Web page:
We assign a lot of bandwidth to the FiveThirtyEight presidential forecast model, but that doesn’t mean it’s the only thing you should look at to get a sense for where the election is headed. So it’s time for a quick gut-check. How does the FiveThirtyEight model — where Barack Obama’s probability of winning the Electoral College recently ticked above 70 percent — compare against alternative means of forecasting the election?
There are a number of other statistical forecasting systems, most of which rely on polls, economic variables or some combination thereof.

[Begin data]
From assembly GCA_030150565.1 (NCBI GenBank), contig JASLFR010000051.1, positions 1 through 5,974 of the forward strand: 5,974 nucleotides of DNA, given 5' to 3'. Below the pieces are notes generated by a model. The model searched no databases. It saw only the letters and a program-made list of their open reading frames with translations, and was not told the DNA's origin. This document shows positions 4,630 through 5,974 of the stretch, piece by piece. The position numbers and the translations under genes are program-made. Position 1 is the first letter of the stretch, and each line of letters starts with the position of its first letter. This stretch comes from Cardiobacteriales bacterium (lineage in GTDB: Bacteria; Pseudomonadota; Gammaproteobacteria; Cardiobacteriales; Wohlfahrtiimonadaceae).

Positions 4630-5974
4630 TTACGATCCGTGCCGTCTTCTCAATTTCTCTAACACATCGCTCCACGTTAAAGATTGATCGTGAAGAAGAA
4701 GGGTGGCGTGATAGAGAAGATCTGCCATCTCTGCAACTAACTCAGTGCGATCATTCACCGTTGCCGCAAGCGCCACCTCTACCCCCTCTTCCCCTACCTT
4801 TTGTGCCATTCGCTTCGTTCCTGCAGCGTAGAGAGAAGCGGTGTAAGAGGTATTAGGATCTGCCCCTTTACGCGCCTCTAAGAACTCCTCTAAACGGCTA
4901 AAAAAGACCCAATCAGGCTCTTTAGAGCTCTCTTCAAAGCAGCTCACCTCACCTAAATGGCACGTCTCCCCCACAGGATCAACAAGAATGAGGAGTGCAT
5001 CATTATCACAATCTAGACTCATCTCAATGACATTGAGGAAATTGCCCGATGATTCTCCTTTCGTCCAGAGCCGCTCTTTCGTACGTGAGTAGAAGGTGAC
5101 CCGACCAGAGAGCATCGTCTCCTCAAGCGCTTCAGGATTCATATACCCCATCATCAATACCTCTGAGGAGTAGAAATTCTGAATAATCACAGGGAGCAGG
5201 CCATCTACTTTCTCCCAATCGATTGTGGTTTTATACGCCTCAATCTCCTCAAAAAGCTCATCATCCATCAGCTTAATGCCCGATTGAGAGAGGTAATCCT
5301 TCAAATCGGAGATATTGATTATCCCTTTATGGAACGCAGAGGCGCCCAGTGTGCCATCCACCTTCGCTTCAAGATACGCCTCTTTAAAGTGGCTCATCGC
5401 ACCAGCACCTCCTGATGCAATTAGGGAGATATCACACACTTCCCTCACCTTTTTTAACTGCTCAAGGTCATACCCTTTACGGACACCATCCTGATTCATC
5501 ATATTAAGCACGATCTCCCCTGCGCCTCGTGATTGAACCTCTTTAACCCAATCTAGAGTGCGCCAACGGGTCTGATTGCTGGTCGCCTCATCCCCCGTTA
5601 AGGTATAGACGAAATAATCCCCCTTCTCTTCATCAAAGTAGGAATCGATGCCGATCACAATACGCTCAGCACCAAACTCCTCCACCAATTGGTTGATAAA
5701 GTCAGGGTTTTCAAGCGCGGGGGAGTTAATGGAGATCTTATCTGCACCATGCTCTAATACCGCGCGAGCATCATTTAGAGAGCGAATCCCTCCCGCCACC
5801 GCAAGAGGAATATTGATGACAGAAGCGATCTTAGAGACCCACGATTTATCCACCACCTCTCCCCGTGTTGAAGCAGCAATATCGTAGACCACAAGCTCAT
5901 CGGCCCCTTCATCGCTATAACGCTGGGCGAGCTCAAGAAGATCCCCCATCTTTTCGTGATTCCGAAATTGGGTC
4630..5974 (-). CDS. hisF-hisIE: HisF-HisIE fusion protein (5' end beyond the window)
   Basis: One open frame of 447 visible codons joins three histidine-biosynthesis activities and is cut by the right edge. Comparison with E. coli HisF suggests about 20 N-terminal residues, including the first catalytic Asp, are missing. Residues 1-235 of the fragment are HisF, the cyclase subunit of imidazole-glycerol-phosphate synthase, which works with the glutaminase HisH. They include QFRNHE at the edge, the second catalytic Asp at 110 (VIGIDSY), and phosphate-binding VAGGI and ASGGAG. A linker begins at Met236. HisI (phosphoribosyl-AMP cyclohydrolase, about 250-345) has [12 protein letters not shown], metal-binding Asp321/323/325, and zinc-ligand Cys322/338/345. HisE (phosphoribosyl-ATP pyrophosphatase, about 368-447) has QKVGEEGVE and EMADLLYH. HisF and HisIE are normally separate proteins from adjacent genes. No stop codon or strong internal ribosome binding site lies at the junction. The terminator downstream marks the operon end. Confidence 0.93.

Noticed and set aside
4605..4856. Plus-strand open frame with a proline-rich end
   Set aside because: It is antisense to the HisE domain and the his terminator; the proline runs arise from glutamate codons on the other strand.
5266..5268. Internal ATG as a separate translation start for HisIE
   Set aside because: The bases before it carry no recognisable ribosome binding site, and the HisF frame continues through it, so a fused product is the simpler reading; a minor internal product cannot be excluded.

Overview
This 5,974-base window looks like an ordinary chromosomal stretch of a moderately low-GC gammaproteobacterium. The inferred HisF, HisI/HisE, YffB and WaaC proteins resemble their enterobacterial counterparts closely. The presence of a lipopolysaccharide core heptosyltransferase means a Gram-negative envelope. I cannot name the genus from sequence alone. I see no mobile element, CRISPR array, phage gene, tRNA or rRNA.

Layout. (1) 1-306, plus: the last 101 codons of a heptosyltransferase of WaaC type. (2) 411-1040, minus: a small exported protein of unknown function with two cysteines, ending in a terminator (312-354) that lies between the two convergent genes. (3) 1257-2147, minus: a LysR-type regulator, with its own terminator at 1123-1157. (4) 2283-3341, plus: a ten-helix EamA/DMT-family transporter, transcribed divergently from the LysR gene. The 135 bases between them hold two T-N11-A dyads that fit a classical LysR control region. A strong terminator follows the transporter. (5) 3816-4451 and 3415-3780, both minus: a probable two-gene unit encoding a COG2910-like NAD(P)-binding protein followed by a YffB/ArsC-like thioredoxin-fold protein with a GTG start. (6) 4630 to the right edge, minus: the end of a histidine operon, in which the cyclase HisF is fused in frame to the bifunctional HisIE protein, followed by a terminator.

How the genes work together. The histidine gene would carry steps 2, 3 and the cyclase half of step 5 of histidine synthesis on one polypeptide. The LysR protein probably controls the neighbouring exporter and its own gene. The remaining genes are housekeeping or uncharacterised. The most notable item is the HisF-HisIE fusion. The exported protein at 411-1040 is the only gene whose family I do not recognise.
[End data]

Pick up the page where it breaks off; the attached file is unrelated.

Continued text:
I tracked down about every one of these models that I could find, subject to the condition that it couched its forecast in probabilistic terms (or that it was well-documented enough to allow this to be inferred with relative ease, like from the standard error that the model stated).
In my view, it’s in estimating the uncertainty in a forecast where most of the challenge and intrigue lies. To paraphrase Charles Barkley, any knucklehead can make a point prediction — but it takes brains to calculate a confidence interval.Read it at The New York Times | Five Thirty Eight
Models, Models, Everywhere